Accord Matter of Warhaftig, 106 N.J. 529, 533 (1987).

The focus of all of these cases as well as plethora of other disciplinary opinions is that for disbarment to be warranted a finding is necessary that the misappropriation was knowingly made. In determining whether a knowing misappropriation has occurred, the Board is mindful that "[i]t is no defense for lawyers to design an accounting system that prevents them from knowing whether they are using clients' trust funds. Lawyers have a duty to assure that their accounting practices are sufficient to prevent misappropriation of trust funds." Matter of Fleischer, et al., 102 N.J. 440, 447 (1986). ". . . poor accounting should not, and does not, establish a Wilson defense, . . . but poor accounting is not a Wilson violation absent evidence of a knowing misappropriation." Matter of Simeone, 108 N.J. 515, 521 (1987) [citation omitted]. Additionally, inattentiveness, laziness, or lack of due diligence should not be regarded as conduct sufficiently gross as to warrant disbarment. Matter of Noonan, supra, 102 N.J. at 161.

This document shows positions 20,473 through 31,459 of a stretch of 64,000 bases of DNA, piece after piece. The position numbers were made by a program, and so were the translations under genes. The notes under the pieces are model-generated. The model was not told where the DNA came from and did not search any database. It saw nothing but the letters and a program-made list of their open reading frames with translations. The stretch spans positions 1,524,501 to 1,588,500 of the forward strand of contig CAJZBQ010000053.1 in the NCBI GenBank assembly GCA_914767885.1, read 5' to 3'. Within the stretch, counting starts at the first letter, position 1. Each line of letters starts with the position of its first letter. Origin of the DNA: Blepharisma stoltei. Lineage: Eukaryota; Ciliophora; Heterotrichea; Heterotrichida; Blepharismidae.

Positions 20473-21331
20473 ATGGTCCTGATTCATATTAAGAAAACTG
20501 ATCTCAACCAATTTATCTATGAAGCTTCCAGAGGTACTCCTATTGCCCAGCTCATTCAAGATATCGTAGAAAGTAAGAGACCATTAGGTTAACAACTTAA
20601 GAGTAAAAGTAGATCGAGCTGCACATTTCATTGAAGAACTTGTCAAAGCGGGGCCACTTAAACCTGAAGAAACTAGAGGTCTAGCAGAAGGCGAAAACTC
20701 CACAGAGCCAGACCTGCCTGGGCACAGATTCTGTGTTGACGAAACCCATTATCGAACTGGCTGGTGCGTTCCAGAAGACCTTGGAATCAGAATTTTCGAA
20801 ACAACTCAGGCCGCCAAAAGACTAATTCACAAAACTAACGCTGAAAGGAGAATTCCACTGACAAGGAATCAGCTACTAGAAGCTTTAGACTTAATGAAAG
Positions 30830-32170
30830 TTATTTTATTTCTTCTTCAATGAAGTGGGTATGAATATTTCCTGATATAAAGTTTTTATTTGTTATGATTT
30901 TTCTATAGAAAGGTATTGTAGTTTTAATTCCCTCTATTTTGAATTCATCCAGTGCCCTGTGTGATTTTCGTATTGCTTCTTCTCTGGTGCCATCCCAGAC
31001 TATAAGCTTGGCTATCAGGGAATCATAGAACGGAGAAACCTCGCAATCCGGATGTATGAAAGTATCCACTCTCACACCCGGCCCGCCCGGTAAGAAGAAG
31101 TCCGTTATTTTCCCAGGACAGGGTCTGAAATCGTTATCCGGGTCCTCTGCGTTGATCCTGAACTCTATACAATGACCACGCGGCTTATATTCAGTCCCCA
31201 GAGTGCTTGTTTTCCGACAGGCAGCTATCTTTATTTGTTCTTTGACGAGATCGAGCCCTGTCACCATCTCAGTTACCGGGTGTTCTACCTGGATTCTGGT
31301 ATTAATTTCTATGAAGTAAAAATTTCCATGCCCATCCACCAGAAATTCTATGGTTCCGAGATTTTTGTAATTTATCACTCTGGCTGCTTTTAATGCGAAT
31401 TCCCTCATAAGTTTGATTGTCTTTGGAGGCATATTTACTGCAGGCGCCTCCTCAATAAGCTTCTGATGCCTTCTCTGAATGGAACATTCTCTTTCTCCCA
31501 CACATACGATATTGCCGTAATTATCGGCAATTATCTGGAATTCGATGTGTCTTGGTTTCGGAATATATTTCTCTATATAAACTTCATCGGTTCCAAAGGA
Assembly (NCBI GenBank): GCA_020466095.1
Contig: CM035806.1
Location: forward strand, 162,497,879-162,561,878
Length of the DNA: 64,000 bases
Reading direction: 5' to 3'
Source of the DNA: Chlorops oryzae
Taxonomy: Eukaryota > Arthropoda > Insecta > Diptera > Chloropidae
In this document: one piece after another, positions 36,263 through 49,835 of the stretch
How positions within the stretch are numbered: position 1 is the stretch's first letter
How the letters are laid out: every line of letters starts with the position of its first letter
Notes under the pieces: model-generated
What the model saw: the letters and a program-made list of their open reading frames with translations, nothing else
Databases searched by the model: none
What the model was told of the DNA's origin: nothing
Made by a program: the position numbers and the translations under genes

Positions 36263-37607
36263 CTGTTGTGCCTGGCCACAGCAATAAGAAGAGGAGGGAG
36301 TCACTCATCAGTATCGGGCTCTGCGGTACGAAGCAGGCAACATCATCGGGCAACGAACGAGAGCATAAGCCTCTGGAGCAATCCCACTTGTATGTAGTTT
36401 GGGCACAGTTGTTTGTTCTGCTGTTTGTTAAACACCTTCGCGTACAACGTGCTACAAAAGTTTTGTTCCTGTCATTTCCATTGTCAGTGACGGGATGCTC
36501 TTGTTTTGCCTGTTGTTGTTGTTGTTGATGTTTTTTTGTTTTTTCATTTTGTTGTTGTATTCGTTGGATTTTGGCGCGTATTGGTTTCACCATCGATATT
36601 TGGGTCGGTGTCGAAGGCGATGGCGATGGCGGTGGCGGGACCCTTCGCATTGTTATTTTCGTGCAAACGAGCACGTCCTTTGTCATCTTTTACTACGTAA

Based on this record, the Board is unable to conclude that the evidence before it is of a character so clear, direct, weighty, and convincing to enable it, without hesitancy, to conclude that a knowing misappropriation has occurred. See State v. Hodge, supra, 95 N.J. at 376.

In Matter of Fleischer, et al., supra, 102 N.J. 440, the respondents admitted to a conscious joint decision to stop using their operating account and use only their trust account to pay all disbursements, including operating expenses. One of the respondents admitted that a bounced trust account check demonstrated his awareness that the firm lacked sufficient trust account funds. The Court there observed that "[n]o member of the public could possibly have confidence in a disciplinary system that was blind to admitted misappropriations." Id. at 448.